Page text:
23August 10, 2017
The weather appears to be in favor of fungus diseases growing on many different plants. I have always been an advocate of walking around your yard at least once a week and looking for signs of trouble on your plants. So often, customers will tell me that their tomato plants looked good 2 days ago and now they have found some type of fungus disease on their plants.
It is so much easier to stop a fungus disease from spreading if you catch it early. If your plants are having an issue with the leaves turning color or if the leaves are developing spots, take a few of the leaves off the plant, put the leaves in a sealed clear plastic bag and bring them into the store. This will allow us to correctly diagnose the problem and get you the right control method.
Speaking of tomato plants, are the leaves disappearing on your tomato plants? The culprit is probably the tomato hornworm. The hornworm is bright green in color and it has white, V shaped marking on its sides. A giant moth lays the eggs on the leaves and eventually a small green caterpillar hatches from the eggs. The problem is that the tomato hornworm has a huge appetite and will quickly grow into a caterpillar that can be the diameter of your thumb and at its biggest about 4 to 5 inches long. They do tend to blend in with the leaves on your tomato plants.
If you see leaves disappearing on your plant, it is time to take a closer look at your plants to find the caterpillar. As gross as it may sound, you can hand-pick the caterpillars off the plant. They don’t bite and the horn that is on the end of the caterpillar won’t sting you. There are many insecticides that will kill this caterpillar. Which one you use is dependant on the size of the caterpillar.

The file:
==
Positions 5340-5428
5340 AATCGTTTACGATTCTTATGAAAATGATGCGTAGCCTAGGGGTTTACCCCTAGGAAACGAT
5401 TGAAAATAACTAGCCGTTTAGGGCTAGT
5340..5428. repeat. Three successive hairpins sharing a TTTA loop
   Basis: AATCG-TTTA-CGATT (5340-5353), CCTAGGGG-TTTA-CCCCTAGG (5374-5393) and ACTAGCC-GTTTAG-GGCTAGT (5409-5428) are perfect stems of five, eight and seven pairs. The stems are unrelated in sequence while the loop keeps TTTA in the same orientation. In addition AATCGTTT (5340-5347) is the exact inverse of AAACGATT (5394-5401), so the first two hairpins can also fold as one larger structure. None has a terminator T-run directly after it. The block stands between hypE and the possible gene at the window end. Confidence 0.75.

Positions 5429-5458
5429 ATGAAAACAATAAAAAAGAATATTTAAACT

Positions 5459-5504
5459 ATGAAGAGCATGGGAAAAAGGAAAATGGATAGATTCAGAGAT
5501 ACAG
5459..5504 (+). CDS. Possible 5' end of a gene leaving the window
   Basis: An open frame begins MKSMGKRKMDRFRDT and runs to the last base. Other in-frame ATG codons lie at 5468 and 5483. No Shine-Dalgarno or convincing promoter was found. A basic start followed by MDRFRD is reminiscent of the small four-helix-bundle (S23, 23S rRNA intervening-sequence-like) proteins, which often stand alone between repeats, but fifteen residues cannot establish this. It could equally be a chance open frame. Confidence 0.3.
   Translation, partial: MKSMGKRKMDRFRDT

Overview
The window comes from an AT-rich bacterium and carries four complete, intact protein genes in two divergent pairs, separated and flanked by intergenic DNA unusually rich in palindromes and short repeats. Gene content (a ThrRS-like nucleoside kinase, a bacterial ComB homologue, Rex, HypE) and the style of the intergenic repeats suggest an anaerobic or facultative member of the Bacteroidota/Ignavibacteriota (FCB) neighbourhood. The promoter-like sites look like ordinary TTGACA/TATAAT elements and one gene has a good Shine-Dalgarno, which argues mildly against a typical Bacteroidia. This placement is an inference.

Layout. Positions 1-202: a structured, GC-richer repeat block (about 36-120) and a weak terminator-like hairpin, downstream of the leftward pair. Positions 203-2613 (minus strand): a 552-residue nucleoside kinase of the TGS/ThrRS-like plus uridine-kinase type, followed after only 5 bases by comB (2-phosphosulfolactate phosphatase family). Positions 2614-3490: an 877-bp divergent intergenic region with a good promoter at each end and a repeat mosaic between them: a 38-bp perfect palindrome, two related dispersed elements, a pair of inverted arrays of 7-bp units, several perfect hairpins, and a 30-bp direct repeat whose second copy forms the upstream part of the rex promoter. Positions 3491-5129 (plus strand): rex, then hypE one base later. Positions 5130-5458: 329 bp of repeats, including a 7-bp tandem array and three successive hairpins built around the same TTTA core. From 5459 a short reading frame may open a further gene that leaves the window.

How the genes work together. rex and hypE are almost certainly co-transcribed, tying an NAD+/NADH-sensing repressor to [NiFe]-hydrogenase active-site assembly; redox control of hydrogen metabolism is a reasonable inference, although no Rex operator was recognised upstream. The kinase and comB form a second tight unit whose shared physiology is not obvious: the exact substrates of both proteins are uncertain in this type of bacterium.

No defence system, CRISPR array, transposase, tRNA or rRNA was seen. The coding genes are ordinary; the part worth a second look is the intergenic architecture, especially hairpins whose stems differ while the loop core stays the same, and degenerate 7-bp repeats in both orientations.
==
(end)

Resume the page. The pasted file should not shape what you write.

If you find one of the caterpillars on your plant that has what would appear to be white grains of rice on its back, leave that caterpillar alone. The rice looking things are eggs of a parasitic wasp. The eggs hatch out and burrow into the caterpillar and will eventually kill the caterpillar. Once the caterpillar is dead, the larvae of the wasp emerge, pupate and eventually emerge as new wasps that will lay more eggs on new hornworms.
We have had a lot of people come into the store complaining about this caterpillar. This means that the hornworm moth has laid its eggs and they may be on your tomato plants. During that walk around the yard, take a look at the tomato plants and see if you discover any tomato hornworms on your plants.
Many people have asked me about Japanese beetles. In most areas, there doesn’t appear to be any beetles feeding on plants. My guess is that it goes back to last year’s drought. The female beetles lays eggs in the lawn during July and August. The eggs hatch out in September and the grubs feed on the roots of the grass.
If you remember last year, most lawns died back from the drought. If there were no healthy roots for the grubs to feed on, the grubs probably died from lack of food. This doesn’t mean that you won’t ever again have grubs in your lawn. All it takes is a few female beetles to lay eggs in your lawn this summer. This will start the cycle again, with the grubs feeding on your lawn again this fall and again in the spring.
Well, that’s all for this week. I’ll talk to you again next week.